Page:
Tom Doak's First Solo Course
The Story & Sorrows of High Pointe Golf Club
By: Noah Jurik
Northern Michigan has seen its share of golf courses come and go, but the late High Pointe Golf Club seems to draw the most interest from those who never got a chance to see it and mourning from those that did. Tom Doak’s first solo golf course design was once a minimalist paradise near Traverse City. It’s now a haven for whitetails, rabbits, songbirds, and Michigan hops.
Untouched Back 9
Walking the nearly-untouched back nine is a little painful, knowing what could have been if things workout out differently. Instead, there are odd little glimpses of the past hidden around the property; irrigation pumps, electric cart charging stations, and golf balls that have been waiting to be found since Tiger’s last U.S. Open win.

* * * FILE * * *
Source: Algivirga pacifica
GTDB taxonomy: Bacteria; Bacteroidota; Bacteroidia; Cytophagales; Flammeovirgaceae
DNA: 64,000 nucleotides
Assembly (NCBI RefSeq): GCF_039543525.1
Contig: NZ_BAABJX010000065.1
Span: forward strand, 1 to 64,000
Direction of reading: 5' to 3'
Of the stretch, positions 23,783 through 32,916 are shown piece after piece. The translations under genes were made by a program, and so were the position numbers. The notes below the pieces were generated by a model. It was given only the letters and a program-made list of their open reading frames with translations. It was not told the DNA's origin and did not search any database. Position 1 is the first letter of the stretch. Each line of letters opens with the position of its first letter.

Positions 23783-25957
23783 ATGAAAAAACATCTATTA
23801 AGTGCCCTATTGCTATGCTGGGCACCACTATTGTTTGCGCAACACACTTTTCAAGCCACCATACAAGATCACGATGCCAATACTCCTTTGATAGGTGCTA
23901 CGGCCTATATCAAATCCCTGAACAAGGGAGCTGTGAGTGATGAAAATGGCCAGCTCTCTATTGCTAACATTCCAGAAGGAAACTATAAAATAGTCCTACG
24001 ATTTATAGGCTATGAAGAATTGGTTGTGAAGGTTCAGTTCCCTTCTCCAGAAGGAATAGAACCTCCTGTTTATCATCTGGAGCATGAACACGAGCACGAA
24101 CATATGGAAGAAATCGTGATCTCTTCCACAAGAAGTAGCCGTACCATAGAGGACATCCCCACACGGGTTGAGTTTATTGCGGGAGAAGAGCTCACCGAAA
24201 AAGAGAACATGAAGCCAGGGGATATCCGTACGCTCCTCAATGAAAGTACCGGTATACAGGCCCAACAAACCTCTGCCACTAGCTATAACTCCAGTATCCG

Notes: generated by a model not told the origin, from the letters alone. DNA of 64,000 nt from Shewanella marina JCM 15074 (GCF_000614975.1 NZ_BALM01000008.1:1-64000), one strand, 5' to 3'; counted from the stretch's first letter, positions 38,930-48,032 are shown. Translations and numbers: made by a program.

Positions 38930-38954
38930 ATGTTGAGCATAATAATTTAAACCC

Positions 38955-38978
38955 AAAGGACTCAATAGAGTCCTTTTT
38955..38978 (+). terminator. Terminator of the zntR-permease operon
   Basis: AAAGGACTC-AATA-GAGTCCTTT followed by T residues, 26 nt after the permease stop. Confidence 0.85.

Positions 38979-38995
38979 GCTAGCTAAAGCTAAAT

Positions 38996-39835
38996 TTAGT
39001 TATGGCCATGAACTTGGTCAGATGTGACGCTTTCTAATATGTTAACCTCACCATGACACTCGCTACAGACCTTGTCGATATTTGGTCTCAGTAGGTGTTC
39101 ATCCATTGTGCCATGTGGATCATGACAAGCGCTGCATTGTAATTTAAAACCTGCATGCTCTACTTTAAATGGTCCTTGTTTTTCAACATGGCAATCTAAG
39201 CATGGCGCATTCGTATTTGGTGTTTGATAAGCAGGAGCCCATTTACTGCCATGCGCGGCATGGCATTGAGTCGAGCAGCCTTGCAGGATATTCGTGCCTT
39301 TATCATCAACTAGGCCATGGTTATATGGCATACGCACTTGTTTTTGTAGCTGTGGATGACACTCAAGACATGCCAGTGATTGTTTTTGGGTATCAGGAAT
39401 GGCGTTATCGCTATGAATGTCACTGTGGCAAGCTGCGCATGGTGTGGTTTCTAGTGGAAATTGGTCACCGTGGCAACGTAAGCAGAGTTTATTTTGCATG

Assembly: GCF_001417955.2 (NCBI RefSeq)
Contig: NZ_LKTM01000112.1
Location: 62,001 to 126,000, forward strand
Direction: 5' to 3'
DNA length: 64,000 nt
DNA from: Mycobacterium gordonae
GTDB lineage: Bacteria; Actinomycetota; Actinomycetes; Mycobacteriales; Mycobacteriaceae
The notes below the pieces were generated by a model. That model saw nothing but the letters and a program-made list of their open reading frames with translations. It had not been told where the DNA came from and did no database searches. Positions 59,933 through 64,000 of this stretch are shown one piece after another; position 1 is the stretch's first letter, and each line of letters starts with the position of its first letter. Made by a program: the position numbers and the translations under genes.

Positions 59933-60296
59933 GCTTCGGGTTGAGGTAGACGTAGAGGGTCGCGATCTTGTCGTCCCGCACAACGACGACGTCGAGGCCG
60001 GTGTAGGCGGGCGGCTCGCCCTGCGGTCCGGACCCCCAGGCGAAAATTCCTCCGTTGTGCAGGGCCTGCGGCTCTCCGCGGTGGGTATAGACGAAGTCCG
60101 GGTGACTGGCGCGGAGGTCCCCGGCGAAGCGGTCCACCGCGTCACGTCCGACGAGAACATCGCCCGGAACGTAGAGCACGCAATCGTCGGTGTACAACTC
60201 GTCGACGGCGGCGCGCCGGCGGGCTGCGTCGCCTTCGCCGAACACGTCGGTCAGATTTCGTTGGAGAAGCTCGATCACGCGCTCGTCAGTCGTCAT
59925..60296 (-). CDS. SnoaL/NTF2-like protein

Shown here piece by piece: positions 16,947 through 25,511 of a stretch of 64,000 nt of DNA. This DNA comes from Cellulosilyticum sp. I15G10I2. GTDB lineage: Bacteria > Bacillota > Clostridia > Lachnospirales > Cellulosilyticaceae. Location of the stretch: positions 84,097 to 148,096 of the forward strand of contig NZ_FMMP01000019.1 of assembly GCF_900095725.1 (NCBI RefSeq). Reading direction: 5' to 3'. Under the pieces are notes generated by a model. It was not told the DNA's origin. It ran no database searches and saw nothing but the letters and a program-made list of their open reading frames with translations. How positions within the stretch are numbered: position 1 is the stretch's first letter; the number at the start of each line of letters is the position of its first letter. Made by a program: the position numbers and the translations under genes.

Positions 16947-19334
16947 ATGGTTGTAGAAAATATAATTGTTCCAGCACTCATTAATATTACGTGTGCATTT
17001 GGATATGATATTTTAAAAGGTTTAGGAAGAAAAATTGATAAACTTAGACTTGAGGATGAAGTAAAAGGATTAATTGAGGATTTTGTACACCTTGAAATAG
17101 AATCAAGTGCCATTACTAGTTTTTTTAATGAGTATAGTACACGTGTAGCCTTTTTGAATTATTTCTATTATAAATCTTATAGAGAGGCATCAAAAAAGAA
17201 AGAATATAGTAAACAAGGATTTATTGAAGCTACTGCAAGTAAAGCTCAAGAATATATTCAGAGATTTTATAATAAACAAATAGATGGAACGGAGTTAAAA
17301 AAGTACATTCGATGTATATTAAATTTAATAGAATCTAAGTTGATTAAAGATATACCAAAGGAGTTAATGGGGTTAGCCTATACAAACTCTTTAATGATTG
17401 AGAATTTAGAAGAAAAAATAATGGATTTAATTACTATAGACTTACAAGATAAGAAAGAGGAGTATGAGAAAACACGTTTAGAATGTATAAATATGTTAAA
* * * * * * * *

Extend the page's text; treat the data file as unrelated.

The faintest sounds ring across the abandoned fairways while blackbirds and warblers argue in the nearby state forest. The sun shines a spotlight on some of the long-forgotten features for those there to see it; an eerie peacefulness that’s hard to find elsewhere. It’s hard not to imagine the welcome interruption of a well-struck driver.
Connection to the Land
You can tell Mr. Doak has a connection to this piece of land. The whole place seems to bring back a flood of memories. He describes it as a Pacific Dunes without the ocean. The gentle tumble of the landscape is perfect for golf. It’s overgrown and scruffy, but you can still see its incredible undulations, albeit partially hidden by mother nature, reclaiming what we took from her.
He remembers nearly every detail from the construction project that finished in 1989 (pretty impressive). Every lost wrinkle in the ground seems to be clear as day. Father time and unrestrained growth couldn’t take away the enormous impact this project had..
From Course to Craft
The Michigan craft beer industry has been helped to the forefront by farms like MI Local Hops, which sits on what was formerly High Pointe’s front nine. The towering rows of hops march into the horizon, but it’s hard not to picture them disappearing to give way to the bygone fairways.